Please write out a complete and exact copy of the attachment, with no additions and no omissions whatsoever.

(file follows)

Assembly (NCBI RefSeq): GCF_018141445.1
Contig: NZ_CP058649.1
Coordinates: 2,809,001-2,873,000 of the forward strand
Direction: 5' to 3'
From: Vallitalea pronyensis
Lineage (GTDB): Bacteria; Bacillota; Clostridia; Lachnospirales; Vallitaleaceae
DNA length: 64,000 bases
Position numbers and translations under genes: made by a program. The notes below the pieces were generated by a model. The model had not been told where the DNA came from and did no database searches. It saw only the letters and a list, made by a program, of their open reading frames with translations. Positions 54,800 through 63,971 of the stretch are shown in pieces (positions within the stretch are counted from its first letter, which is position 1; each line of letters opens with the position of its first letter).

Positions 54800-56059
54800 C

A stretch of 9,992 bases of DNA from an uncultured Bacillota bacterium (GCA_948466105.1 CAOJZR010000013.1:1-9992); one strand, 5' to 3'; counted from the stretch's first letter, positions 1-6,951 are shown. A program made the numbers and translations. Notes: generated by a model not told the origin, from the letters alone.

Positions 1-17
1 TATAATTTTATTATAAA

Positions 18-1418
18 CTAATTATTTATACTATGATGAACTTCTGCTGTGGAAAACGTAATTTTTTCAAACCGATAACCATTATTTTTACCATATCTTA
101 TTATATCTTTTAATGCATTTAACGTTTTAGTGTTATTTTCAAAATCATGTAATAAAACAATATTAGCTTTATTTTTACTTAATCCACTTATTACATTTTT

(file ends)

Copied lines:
Assembly (NCBI RefSeq): GCF_018141445.1
Contig: NZ_CP058649.1
Coordinates: 2,809,001-2,873,000 of the forward strand
Direction: 5' to 3'
From: Vallitalea pronyensis
Lineage (GTDB): Bacteria; Bacillota; Clostridia; Lachnospirales; Vallitaleaceae
DNA length: 64,000 bases
Position numbers and translations under genes: made by a program. The notes below the pieces were generated by a model. The model had not been told where the DNA came from and did no database searches. It saw only the letters and a list, made by a program, of their open reading frames with translations. Positions 54,800 through 63,971 of the stretch are shown in pieces (positions within the stretch are counted from its first letter, which is position 1; each line of letters opens with the position of its first letter).

Positions 54800-56059
54800 C

A stretch of 9,992 bases of DNA from an uncultured Bacillota bacterium (GCA_948466105.1 CAOJZR010000013.1:1-9992); one strand, 5' to 3'; counted from the stretch's first letter, positions 1-6,951 are shown. A program made the numbers and translations. Notes: generated by a model not told the origin, from the letters alone.

Positions 1-17
1 TATAATTTTATTATAAA

Positions 18-1418
18 CTAATTATTTATACTATGATGAACTTCTGCTGTGGAAAACGTAATTTTTTCAAACCGATAACCATTATTTTTACCATATCTTA
101 TTATATCTTTTAATGCATTTAACGTTTTAGTGTTATTTTCAAAATCATGTAATAAAACAATATTAGCTTTATTTTTACTTAATCCACTTATTACATTTTT